KANSAS CITY -- Right-hander Kyle Davies, expected to step it up as part of the Royals' rotation this year, signed a one-year contract for 2011 on Tuesday and avoided salary arbitration.
Davies signed for $3.2 million, a sizable increase over the $1.8 million he earned last year.
That leaves first baseman Billy Butler as the Royals' only arbitration-eligible player unsigned.
Davies made a career-high 32 starts last season -- just one fewer than staff leader Zack Greinke -- and posted an 8-12 record with a 5.34 ERA. Now Davies is tasked with helping to fill the void left by Greinke's trade to the Milwaukee Brewers.
"Kyle continues to develop more consistency and we think he's going to potentially take a big step forward in 2011 -- that's what we expect," said Royals general manager Dayton Moore.
"He has all the ingredients to be a very consistent quality starting pitcher, and we expect him to have a standout performance for us this year."
At age 27, Davies last year made progress in his annual battle to control his fastball, especially late in the season after making some adjustments in his delivery.
"Over a period of time, he was one of our more consistent pitchers," Moore said. "He's commanding his pitches and he's got an outstanding curveball, a slider and changeup and enough fastball to get by most hitters if located properly. It's all there for Kyle to be a very good pitcher."
Davies was acquired from the Atlanta Braves on July 31, 2007, and since has a 28-35 record with a 5.15 ERA in 86 starts for the Royals. His overall big league mark is 42-56 with a 5.49 ERA in 138 games.For his part, Davies believes the Royals have been able to bulk up their rotation since trading Greinke.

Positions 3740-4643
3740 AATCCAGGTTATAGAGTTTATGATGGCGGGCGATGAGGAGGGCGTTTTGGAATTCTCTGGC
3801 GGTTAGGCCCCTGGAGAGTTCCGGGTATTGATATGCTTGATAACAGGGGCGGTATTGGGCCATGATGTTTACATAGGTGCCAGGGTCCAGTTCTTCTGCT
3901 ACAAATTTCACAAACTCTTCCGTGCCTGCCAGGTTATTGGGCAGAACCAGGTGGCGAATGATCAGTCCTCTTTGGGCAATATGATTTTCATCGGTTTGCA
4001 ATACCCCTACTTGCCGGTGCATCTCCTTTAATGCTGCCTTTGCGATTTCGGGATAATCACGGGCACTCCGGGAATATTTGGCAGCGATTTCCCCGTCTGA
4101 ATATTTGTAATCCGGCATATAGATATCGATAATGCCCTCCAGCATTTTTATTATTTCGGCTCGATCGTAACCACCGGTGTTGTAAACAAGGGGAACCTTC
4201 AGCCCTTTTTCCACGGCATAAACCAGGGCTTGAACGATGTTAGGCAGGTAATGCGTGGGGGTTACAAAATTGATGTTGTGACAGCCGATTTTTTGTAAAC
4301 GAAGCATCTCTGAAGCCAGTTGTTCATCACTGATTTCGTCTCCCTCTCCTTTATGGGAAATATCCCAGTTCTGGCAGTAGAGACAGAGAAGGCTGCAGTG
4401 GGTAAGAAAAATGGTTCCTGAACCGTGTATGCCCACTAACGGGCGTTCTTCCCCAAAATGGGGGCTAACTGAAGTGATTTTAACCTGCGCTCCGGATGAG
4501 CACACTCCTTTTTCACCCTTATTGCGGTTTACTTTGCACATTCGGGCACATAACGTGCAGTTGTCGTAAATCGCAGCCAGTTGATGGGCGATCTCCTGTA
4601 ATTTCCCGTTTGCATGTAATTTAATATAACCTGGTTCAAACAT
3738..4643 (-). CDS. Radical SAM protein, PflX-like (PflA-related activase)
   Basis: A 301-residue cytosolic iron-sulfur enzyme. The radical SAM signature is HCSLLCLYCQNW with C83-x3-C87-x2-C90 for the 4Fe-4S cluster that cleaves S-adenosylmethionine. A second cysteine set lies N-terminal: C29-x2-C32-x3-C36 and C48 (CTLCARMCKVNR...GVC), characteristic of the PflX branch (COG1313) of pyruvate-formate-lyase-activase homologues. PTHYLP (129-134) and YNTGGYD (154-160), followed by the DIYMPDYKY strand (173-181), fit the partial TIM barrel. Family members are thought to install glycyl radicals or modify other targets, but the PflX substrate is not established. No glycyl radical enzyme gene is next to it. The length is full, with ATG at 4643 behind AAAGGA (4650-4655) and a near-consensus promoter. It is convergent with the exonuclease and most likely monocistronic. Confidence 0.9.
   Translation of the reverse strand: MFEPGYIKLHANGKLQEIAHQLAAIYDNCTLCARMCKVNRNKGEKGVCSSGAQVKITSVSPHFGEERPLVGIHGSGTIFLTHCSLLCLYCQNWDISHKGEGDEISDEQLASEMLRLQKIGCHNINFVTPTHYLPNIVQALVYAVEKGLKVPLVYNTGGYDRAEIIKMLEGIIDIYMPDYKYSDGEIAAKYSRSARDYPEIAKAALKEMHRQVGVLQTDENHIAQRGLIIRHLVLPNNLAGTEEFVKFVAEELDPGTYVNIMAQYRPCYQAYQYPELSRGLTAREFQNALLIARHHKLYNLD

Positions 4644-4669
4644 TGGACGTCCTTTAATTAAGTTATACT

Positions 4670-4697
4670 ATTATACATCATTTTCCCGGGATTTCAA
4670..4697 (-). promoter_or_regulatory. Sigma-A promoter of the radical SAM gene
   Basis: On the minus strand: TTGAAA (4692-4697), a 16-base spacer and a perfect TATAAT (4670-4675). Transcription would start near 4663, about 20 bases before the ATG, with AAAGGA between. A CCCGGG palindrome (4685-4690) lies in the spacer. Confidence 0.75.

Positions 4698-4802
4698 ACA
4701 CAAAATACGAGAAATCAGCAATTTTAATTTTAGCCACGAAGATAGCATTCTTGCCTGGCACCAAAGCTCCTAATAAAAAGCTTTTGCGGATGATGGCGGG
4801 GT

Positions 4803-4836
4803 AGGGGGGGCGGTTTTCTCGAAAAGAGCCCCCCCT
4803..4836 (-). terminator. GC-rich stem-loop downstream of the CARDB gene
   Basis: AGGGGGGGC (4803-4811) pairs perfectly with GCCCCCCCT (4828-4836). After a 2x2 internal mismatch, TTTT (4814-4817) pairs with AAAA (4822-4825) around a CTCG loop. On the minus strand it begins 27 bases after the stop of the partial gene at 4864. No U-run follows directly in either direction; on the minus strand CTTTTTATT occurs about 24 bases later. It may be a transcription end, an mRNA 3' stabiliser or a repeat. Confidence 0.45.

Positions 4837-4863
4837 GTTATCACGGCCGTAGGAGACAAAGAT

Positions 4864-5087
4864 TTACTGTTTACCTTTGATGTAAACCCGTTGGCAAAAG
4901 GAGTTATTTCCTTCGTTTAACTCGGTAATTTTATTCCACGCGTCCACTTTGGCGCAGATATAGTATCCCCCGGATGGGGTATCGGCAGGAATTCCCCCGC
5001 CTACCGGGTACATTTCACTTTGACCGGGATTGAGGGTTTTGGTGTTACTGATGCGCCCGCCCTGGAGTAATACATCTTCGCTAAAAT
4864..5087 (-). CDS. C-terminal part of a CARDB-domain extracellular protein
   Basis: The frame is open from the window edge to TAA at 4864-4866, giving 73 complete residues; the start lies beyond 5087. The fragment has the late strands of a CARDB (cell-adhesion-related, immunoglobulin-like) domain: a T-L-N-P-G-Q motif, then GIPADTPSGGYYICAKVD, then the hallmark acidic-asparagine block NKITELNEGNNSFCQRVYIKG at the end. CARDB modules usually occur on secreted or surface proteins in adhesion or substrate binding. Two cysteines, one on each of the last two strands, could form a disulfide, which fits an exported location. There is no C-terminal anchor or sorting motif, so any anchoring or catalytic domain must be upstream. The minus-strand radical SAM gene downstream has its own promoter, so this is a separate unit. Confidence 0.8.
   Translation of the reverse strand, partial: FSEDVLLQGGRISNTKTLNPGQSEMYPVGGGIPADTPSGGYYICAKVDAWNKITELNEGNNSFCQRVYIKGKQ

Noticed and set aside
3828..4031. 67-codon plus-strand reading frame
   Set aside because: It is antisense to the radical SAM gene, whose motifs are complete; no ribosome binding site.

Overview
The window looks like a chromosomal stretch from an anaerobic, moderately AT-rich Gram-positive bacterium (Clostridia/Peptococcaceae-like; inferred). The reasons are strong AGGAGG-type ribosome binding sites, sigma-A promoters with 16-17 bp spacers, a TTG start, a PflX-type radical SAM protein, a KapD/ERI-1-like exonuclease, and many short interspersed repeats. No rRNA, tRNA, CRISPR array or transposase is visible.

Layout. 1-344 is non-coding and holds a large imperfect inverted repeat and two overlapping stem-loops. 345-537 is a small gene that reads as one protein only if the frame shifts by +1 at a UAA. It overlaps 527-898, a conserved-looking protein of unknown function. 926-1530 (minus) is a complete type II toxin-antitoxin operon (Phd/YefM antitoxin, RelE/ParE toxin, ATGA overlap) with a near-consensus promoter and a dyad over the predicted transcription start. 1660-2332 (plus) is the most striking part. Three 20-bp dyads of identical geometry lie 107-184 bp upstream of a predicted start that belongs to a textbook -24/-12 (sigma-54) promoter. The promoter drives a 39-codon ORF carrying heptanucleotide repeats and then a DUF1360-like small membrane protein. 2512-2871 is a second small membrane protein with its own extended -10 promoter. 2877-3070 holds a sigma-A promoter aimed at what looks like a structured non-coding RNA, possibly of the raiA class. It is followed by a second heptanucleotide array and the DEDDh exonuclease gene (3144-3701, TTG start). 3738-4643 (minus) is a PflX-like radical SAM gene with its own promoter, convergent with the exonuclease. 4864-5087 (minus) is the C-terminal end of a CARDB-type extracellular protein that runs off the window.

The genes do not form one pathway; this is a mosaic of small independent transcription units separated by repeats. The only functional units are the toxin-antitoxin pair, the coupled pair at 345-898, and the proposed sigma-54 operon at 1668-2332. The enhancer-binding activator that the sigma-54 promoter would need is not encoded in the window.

"I just saw that we signed Bruce [Chen] back and then getting [Jeff] Francis in so where it looked like we wouldn't have as many veteran starting pitchers, now we have a lot of them -- and two left-handers," he said. "So there's a big difference right there. I think by getting some of the young guys that were cost-effective from the Greinke deal, we were able to get two left-handed starting pitchers. So that's a plus."
Davies changed his delivery last season to lean forward more, which improved his balance and helped his control and the life of his pitches.
"What made it work was that I was able to command the ball a lot better and that's what's going to be continued to be worked on and refined and done," he said. "This offseason I've been really, really hounding on repeating that delivery that I was doing at the end of the year and looking forward to bringing it into Spring Training."
Davies pitched 183 2/3 innings, a career high last season, and has now logged 706 2/3 in his career.
He's at the stage of his career where many pitchers hit a productive high.
"They say the peak for pitchers is like, what, 27 to 33 or something like that," Davies said. "For a starting pitcher in the Major Leagues, it takes a lot of innings. You look at Zack. How many innings did he pitch before it clicked? Look at a lot of people, just about everybody. There's not a whole lot of people that come into the league like Tim Lincecum that goes right away."
Davies said his goal is to go deeper into games this season and pitch at least 200 innings.
Dick Kaegel is a reporter for MLB.com. This story was not subject to the approval of Major League Baseball or its clubs.